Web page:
Liberty EU comprises six strands of artistic creation and presentation:

  • Inside – Out Performance: A performance taking place both outdoors and inside cultural or non-traditional venues bridging the two spaces.
  • Processional Theatre: A parade-like performance that engages passers-by.
  • Liberty Art: Provocative and place-making visual art, sculptural art, murals, street art and graffiti shown anywhere there is a suitable space.
  • Outdoor Digital Art: Presented outdoors, this work cuts across artforms and features significant digital elements in its creation.
  • Educational Workshops: Liberty EU workshops are practical, accessible, challenging and fun. They enable the co-creation and exploration of the project’s themes.
  • Seminars: These enable a deep-dive into the project’s themes, raising questions, seeking actions, and galvanising more interest and spin-off activity.

Inventiveness in contemporary art is not necessarily confined to the young. Might this be extended to artists over 30?   

Our partners believe a more significant cultural response is needed to profile and address the themes we will explore through Liberty EU. For the partnership, Liberty EU represents a more ambitious co-operation programme involving more partners, more activity, higher profile and especially an opportunity to fully connect, create, curate and collaborate together. The partners felt it was essential to deliver a programme with a focus on young people. Young people hold the future of Europe in their hands and their voices should be heard in terms of how they feel about Europe now and what it could be in future. Liberty EU’s themes will contribute to public discourse around today’s socio-political issues affecting the continent.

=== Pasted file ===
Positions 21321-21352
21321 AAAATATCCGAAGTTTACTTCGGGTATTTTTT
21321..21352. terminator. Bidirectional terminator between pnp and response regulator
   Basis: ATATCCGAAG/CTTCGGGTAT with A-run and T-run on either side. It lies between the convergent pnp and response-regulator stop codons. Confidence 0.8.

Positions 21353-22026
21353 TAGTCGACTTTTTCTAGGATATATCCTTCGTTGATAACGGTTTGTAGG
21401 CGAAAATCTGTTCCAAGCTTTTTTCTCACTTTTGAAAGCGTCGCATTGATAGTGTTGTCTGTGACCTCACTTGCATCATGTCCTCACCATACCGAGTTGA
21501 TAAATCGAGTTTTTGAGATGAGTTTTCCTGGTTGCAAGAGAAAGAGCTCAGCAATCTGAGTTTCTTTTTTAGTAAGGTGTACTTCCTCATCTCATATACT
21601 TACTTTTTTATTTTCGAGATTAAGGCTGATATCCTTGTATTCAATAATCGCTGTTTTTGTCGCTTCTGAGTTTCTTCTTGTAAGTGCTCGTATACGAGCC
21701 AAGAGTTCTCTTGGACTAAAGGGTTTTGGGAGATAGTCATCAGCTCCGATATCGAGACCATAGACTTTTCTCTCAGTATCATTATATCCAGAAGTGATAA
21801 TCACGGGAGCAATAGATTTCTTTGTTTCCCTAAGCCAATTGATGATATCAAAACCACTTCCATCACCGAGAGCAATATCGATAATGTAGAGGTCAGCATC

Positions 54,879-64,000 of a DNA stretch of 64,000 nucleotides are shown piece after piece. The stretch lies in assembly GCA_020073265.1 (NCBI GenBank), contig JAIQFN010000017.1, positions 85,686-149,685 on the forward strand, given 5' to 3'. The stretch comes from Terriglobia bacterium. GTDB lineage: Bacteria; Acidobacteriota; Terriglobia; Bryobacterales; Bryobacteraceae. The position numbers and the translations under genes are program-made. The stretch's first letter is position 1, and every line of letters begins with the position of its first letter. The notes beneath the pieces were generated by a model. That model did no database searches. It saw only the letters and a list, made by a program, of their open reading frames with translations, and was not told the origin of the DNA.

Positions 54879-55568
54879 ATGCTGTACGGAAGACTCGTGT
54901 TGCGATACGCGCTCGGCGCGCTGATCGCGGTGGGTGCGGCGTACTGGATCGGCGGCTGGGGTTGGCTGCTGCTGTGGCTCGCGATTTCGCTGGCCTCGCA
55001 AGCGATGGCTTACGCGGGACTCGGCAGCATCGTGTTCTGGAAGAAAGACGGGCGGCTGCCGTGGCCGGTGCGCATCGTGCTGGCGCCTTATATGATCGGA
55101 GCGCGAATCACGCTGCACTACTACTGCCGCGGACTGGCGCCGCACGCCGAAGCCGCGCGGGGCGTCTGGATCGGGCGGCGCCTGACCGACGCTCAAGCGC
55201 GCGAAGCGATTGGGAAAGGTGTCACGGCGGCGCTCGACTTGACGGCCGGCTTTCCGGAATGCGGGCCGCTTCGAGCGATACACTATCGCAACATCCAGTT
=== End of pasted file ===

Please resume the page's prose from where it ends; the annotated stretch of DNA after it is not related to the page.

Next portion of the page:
What difference will this make to ArtReach’s operation nationally and internationally, and how do you see Liberty EU developing?

Liberty EU builds on a substantial range of Europe-wide cultural projects that ArtReach has been involved in over the past 20 years. It enables us to showcase our work alongside 11 other partners throughout Europe, and offers a huge number of opportunities for young artists across ten countries. It is a fantastic opportunity to host, tour and make work that will enhance our activity and reach. We hope that, when the funding is concluded, we can continue these partnerships to develop our work and international collaborations.